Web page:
What we lack is vision, not funding or technology
Shirley Leung makes many valid points in her front-page commentary about Seaport District transportation (“In Seaport, a bus beats a gondola,” Nov. 1). However, I doubt that any shuttle bus system will relieve today’s persistent traffic tie-ups around the Seaport, let along accommodate a projected 26,000 additional workers by 2025. We need more ambitious solutions, including, among other things, converting the Silver Line to a rail system and utilizing abandoned Track 61 by the Convention Center for commuter travel. The latter should be less costly, less disruptive, and faster to implement.
Political leadership put a man on the moon in eight years and built the challenging Golden Gate Bridge and Hoover Dam in five years. In our current transportation crisis, can we not repurpose Track 61 for Seaport commuters within two years? We lack neither funding nor technology, but rather a clear vision of what Boston is: a global brainpower magnet in tech, science, medicine, and education. Surely we will surrender that mantle by continuing to fumble the ball with mass transit improvements. Brains are very mobile.
The writer is president of the real estate company Global Office Link.
We’re going to need a bigger bus
Shirley Leung’s commentary about the proposed network of small buses circulating through the Seaport District and the scrapping of a proposal for a gondola leaves me questioning whether we are really serious about improving mass transit in the Seaport and Boston in general. Or are we just going to take whatever doesn’t cost anything?
Gondolas on the waterfront on a day with 60 mile-per-hour wind gusts would cause motion sickness, if they ran at all in such conditions. I estimate that the proposed minibuses could transport about 150 people per hour from South Station. That would hardly make a dent in the congestion in the Seaport. By simple math, the proposed private bus could only transport 600 people from South Station into the Seaport over a long morning rush hour.
What should be done is to have the MBTA run another bus route from South Station to augment the Number 7 bus. This new route would service only the Fort Point Channel and Seaport areas, and use the large articulated buses with 120-rider capacity. These could greatly alleviate the crowded Silver Line and, by attracting more riders, could ease traffic congestion.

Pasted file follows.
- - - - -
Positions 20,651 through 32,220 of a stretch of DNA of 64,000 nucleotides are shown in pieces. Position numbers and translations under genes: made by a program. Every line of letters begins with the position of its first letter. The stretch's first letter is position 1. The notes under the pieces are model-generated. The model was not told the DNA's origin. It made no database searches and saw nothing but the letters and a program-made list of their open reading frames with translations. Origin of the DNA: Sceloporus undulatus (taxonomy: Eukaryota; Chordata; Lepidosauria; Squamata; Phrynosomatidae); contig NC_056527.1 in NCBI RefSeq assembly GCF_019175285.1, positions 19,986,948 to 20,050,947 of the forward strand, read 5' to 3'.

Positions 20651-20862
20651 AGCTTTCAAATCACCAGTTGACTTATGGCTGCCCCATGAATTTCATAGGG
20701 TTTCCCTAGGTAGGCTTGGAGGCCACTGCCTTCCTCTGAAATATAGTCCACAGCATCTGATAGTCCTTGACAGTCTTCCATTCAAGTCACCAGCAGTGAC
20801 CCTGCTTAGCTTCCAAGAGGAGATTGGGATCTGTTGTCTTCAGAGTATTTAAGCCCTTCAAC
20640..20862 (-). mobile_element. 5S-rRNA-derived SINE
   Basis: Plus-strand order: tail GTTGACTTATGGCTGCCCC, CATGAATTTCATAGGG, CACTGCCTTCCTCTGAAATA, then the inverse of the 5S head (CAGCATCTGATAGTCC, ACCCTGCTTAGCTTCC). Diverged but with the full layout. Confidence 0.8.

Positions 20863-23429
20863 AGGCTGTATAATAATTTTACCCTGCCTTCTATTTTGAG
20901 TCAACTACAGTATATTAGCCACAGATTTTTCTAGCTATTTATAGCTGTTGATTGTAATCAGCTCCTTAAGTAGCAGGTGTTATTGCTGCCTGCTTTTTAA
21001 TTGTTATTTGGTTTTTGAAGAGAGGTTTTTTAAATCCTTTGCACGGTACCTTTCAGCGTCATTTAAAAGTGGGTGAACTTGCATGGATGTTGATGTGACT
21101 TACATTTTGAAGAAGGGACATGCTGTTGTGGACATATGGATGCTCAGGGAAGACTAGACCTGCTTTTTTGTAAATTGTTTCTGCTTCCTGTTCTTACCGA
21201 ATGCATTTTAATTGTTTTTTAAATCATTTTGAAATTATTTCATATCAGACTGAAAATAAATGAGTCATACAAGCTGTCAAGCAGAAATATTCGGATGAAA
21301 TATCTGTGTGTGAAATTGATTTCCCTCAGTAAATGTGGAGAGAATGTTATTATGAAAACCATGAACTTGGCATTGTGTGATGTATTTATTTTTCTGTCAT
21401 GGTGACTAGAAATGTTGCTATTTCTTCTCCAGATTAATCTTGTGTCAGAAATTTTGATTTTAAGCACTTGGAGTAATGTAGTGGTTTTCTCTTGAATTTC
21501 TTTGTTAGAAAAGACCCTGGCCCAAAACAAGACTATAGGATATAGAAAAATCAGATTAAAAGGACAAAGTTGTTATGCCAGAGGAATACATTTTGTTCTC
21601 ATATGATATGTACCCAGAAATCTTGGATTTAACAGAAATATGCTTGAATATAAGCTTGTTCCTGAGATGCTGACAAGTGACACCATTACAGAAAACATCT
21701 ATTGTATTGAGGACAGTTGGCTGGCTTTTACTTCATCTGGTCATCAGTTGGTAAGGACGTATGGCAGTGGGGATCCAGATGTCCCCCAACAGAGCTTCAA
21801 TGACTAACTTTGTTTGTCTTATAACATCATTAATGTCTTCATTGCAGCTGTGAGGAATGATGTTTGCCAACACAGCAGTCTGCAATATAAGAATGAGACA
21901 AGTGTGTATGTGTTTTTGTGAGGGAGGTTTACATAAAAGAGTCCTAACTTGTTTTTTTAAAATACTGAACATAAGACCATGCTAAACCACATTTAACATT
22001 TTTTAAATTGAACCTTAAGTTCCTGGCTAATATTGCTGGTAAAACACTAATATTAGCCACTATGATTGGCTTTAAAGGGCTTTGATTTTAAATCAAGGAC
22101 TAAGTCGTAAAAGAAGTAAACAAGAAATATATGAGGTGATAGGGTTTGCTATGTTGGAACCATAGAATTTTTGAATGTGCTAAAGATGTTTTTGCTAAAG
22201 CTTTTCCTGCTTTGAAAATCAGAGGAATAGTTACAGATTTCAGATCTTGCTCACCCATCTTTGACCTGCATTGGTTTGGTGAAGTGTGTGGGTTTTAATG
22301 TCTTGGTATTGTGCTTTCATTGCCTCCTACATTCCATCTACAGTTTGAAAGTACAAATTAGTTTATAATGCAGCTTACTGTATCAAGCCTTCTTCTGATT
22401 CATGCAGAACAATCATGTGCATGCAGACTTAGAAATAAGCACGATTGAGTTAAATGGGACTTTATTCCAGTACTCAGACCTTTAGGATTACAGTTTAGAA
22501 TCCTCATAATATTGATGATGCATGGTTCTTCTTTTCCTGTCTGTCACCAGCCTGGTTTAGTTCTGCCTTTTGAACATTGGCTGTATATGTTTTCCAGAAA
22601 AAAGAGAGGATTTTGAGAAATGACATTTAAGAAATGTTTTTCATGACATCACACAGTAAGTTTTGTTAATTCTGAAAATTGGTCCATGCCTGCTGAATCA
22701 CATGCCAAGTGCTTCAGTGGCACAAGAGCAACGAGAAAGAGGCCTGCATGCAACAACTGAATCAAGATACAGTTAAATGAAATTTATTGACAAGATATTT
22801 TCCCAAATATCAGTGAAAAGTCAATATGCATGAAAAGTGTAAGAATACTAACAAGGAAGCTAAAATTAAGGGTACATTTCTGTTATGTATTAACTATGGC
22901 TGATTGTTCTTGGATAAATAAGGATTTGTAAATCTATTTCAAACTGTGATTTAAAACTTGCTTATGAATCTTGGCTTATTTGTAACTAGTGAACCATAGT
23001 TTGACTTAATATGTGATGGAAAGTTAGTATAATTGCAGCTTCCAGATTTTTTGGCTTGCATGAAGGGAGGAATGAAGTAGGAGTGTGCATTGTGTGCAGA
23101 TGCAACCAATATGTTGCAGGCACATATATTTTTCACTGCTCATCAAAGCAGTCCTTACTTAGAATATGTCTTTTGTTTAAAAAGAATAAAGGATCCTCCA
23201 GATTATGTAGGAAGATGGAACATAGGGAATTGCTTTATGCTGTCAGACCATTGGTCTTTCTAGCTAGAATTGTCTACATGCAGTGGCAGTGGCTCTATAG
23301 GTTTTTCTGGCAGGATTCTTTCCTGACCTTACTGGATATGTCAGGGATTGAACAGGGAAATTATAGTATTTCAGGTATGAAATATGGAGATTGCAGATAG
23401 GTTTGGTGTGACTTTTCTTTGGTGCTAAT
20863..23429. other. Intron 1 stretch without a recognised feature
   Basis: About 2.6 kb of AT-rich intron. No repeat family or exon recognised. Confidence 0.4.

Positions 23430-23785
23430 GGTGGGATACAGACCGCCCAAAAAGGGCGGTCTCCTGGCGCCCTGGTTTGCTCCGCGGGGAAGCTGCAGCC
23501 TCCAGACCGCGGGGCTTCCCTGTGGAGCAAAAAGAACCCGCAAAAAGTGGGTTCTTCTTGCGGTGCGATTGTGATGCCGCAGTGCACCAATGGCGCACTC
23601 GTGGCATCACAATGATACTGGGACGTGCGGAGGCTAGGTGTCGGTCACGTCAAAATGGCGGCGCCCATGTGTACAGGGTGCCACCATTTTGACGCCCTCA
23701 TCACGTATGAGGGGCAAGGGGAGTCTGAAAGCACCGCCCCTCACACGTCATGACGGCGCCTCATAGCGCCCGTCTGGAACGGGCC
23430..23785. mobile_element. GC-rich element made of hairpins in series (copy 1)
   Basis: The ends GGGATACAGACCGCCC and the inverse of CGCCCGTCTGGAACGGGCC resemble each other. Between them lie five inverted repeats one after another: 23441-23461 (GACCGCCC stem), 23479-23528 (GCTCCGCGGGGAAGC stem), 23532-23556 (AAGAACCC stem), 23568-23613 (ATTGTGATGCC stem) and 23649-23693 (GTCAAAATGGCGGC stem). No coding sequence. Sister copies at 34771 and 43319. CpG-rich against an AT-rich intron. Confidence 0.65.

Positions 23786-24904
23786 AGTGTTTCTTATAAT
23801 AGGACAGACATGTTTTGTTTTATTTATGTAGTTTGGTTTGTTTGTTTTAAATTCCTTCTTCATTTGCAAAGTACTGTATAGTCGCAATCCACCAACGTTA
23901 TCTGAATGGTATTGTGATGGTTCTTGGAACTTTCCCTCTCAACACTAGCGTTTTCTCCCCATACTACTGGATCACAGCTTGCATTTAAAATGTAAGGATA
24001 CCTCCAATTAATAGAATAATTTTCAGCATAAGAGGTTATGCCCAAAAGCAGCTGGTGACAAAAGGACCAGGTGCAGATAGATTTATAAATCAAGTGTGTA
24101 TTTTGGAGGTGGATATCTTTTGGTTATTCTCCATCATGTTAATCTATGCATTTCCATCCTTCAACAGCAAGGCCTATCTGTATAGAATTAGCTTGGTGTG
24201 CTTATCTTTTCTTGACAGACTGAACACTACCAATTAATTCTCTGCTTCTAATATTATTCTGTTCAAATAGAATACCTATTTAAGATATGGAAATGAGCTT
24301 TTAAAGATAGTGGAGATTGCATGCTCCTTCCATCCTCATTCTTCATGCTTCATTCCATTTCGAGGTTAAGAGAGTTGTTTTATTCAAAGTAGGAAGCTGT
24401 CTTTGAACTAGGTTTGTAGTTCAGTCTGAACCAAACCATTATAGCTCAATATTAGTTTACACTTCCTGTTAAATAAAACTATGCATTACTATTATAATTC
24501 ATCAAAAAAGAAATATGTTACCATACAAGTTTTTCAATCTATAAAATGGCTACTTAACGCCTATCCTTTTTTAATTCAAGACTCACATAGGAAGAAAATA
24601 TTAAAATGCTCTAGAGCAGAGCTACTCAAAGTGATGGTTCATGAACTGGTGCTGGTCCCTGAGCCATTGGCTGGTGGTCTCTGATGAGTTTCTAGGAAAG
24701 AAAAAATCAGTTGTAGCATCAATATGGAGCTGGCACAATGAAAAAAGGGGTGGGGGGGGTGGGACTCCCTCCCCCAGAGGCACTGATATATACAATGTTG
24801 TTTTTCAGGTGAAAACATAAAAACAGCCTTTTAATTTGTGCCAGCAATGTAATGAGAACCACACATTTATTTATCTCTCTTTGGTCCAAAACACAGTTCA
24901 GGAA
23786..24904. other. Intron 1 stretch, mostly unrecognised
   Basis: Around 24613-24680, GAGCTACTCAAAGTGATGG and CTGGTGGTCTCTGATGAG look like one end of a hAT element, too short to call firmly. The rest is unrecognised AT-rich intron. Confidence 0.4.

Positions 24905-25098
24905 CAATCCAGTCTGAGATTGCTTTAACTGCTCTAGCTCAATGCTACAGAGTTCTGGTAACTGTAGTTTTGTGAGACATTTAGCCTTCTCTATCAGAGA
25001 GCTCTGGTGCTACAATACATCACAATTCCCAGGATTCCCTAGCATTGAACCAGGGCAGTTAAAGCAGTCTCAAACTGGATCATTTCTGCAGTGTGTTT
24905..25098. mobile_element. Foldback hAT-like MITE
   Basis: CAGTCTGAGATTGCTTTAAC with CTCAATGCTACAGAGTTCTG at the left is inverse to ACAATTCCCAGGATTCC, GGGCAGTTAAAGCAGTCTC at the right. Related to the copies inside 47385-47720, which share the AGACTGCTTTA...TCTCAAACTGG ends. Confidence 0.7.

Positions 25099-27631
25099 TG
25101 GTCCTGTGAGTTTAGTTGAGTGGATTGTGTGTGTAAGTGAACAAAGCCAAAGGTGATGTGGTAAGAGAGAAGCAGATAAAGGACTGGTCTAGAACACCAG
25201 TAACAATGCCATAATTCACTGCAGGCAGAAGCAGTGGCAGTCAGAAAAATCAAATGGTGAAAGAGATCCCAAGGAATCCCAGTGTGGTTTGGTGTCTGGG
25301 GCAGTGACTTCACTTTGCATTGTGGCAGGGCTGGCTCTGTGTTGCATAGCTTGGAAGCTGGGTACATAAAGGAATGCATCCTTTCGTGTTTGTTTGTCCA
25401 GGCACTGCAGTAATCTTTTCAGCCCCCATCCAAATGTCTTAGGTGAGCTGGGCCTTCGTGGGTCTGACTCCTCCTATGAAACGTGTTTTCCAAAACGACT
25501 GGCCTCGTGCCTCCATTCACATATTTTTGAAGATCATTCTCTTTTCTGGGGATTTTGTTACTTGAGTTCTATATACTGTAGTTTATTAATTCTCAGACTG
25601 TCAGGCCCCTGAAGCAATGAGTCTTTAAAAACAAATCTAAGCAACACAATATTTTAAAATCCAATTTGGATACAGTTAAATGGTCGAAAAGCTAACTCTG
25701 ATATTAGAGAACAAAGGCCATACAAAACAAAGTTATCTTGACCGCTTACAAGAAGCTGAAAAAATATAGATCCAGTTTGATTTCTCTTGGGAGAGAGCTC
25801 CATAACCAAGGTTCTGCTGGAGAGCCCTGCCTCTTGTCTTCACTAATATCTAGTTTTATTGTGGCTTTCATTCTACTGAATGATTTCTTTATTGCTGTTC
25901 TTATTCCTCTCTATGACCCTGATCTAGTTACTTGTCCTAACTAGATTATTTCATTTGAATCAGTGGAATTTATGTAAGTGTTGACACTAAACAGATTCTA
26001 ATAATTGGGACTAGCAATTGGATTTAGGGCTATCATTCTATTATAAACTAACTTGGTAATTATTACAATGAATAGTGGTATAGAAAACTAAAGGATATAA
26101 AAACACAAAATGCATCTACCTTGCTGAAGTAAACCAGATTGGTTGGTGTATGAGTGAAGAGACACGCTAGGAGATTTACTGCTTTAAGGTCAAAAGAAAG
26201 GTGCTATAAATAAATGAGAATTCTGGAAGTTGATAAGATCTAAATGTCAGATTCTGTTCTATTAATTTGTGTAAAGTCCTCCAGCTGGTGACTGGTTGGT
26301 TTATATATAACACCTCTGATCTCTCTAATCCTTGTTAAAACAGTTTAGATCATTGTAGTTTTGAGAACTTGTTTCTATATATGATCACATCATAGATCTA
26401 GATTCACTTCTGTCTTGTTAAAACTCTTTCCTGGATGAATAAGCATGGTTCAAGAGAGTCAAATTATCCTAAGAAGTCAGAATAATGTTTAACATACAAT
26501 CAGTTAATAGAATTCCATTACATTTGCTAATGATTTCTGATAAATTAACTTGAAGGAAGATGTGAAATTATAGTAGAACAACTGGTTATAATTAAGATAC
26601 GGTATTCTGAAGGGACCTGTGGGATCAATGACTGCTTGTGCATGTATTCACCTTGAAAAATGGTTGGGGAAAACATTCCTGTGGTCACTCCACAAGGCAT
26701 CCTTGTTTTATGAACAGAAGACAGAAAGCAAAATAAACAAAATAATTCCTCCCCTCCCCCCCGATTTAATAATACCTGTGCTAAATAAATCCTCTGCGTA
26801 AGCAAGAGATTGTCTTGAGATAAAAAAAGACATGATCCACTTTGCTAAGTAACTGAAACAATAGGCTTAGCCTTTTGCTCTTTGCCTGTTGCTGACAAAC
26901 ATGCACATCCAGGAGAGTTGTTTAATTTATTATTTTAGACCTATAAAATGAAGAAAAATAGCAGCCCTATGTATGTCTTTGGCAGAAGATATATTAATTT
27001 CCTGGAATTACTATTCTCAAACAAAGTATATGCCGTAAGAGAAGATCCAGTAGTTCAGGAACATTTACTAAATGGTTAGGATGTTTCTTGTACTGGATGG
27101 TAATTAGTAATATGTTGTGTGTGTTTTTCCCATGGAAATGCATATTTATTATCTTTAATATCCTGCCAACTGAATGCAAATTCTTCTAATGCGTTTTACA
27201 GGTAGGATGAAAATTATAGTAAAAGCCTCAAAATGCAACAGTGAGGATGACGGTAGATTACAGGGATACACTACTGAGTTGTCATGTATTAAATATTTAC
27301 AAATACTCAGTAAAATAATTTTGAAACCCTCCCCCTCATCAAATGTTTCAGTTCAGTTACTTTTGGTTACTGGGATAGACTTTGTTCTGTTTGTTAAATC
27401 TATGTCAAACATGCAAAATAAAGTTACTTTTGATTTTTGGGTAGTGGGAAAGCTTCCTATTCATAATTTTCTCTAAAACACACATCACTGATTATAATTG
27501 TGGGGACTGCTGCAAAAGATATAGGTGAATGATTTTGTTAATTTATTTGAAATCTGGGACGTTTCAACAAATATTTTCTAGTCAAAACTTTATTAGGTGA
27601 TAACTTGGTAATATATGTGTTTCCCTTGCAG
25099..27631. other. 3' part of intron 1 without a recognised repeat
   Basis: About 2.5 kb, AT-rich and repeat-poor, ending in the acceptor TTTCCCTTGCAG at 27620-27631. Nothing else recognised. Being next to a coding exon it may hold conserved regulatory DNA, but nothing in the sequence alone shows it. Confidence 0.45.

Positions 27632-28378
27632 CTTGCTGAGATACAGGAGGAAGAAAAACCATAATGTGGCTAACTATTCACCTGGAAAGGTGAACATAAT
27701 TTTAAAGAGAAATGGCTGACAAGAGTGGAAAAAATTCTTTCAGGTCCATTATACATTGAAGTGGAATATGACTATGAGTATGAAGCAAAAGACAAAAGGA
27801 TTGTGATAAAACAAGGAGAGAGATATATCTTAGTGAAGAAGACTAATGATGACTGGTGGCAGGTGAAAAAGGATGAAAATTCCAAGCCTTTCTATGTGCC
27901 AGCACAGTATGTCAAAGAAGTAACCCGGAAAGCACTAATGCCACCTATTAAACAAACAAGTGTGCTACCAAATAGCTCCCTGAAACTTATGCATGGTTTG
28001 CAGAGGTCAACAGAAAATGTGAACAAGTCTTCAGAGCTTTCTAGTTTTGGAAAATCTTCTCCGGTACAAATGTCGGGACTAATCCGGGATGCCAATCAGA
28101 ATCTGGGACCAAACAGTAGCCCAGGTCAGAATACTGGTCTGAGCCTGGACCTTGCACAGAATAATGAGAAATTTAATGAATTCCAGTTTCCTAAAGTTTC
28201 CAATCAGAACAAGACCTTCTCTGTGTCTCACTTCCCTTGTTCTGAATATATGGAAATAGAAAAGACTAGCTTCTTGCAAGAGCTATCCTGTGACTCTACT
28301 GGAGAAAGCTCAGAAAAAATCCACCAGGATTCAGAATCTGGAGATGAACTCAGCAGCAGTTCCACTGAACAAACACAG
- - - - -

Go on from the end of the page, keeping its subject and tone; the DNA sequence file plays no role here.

Furthermore, transfer from subway to bus would be free, which is the current practice on the MBTA system using Charlie Cards. Certainly there would be a cost for the MBTA to add another bus route, but the Seaport is starving for decent, plentiful transit, as is the rest of the metropolitan area.
The writer is a professor of civil engineering at Wentworth Institute of Technology.
Instead of nodding to the well-off, invest in areas that are really struggling
There’s a clever new transit plan cooked up by the private sector for the state Transportation Department to pay for free supplemental busing in the Seaport District. And this is necessary because? The Silver Line’s SL1, SL2, and SL3 all run about every 10 minutes from South Station, serving a neighborhood where studio apartments go for over $3,000 per month. Do we really need additional busing so that yuppies can go to Sweetgreen?
Folks from East Boston and South Boston will still use the Silver Line. The people who will use these proposed buses are those working or living in the Seaport, and they don’t need taxpayer dollars to get around.
Why not put these funds toward supplementing parts of our transportation system that are actually struggling? The 93 bus to Sullivan Square is full after making two stops in rush hour. The 112 to Wellington runs only every 40 minutes. The 108 runs on schedule only half the time.
So why does Boston’s so-called hottest, fastest-growing real estate market deserve public funding for supplemental buses, while working-class commuters wait for hours every week? Because the city’s local businesses are flush enough to say so.